BMC Public Health 2019 May 3;19(1):506. Epub 2019 May 3.

Center for Research in Occupational Health (CiSAL), Pompeu Fabra University, Barcelona, Spain.

Background: Due to the progress in screening and cancer treatments, survivor's prognosis has improved enabling a more likely return to work. However, return to work after a cancer diagnosis may be complex because of an unbalanced health status and work demands relationship that may push them out of the labor market. The aim of this study is to assess the risk of dropping out of the labor market due to unemployment, partial retirement, and permanent disability during the year following an episode due to a malignant neoplasm compared to other non-malignant pathologies.

Methods: Cohort study of 9699 workers affiliated with the Social Security System in Catalonia, who had a sickness absence episode between 2012 and 2013 due to malignant neoplasm, mental, musculoskeletal disorders, cardiovascular diseases and injuries. Competing risk regression models were applied to assess the risk of dropping out of the labor market, by calculating subhazard ratios (SHR) in both sexes. Models were adjusted for age, occupational category, type of contract, economic activity, annual median salary and duration of the SA episode as potential confounders.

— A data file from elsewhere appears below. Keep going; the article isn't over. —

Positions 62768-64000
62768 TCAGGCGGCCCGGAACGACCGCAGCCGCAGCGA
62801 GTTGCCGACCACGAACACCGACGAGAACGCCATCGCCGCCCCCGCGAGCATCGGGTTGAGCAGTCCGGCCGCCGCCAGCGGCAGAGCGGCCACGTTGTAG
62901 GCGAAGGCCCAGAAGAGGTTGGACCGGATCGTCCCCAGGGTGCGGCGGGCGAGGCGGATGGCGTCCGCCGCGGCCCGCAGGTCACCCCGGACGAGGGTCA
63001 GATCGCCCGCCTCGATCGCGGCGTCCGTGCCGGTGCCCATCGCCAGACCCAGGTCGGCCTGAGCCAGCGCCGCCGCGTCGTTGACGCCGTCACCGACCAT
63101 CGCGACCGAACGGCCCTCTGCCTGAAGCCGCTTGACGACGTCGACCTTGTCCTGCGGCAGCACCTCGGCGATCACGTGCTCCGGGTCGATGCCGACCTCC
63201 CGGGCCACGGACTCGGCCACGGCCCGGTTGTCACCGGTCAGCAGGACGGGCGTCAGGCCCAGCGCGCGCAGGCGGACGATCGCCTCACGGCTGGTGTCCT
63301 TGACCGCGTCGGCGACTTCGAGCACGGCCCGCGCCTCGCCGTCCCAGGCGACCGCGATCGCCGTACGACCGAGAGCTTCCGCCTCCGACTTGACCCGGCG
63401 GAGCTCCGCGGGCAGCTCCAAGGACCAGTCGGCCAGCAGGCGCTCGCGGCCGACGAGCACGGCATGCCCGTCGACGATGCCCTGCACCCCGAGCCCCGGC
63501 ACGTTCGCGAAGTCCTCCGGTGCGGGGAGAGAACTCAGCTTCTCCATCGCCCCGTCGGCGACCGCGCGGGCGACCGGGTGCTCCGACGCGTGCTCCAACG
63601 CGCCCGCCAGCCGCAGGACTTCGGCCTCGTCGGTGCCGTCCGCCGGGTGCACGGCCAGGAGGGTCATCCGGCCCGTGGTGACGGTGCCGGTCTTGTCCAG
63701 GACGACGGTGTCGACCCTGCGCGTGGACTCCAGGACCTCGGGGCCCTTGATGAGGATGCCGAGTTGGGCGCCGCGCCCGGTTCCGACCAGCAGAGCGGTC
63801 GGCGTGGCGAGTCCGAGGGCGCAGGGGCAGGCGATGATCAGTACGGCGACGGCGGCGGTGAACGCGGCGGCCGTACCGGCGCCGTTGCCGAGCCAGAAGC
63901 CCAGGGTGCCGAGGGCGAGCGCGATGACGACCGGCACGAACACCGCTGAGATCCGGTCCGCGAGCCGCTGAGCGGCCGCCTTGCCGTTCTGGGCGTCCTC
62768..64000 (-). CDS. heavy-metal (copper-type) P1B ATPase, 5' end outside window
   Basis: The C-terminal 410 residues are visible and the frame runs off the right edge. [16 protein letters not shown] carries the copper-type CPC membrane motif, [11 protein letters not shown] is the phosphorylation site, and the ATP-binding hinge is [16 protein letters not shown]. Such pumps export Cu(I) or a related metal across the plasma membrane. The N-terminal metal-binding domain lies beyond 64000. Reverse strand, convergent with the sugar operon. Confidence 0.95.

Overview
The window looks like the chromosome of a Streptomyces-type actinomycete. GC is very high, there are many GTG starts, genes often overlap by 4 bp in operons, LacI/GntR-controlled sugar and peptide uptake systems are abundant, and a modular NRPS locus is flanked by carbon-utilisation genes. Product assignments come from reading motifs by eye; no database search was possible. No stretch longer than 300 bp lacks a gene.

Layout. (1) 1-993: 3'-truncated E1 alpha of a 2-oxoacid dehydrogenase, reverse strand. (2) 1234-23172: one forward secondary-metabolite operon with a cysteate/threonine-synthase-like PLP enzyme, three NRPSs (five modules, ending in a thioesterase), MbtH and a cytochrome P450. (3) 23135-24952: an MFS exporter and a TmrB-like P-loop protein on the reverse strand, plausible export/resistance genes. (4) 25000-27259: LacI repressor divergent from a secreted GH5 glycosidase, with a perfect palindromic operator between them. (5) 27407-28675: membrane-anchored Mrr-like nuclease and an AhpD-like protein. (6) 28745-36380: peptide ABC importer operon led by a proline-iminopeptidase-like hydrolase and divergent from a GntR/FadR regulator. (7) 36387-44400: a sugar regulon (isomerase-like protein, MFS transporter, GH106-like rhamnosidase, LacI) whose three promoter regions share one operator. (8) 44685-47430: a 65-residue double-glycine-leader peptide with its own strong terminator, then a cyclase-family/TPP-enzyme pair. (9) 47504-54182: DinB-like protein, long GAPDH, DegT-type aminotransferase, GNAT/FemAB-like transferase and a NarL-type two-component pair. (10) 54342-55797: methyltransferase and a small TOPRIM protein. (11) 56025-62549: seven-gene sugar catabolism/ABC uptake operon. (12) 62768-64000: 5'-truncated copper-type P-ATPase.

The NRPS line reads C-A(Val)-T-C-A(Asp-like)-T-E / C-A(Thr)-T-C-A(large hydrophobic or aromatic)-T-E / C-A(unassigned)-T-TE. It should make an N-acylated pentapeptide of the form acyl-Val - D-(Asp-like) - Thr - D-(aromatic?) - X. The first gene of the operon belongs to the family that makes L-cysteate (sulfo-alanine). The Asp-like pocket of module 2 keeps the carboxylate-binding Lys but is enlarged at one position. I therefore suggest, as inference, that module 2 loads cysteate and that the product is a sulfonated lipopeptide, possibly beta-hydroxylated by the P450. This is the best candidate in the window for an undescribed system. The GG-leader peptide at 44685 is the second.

Results: Sickness absence due to malignant neoplasia represented 1.7% out of the 9699 episodes included between 2012 and 2013. Although, 80% of individuals continued working in the year following an episode due to malignant neoplasm, women showed a trend towards exiting the labor market because of partial retirement [SHR = 8.4(1.5-45.5)] and permanent disability [SHR = 5.8(1.5-22.9)] compared to non-malignant pathologies. There were no significant differences for unemployment either in women [SHR = 0.4(0.2-0.9)] and in men [SHR = 0.2(0.1-0.6)].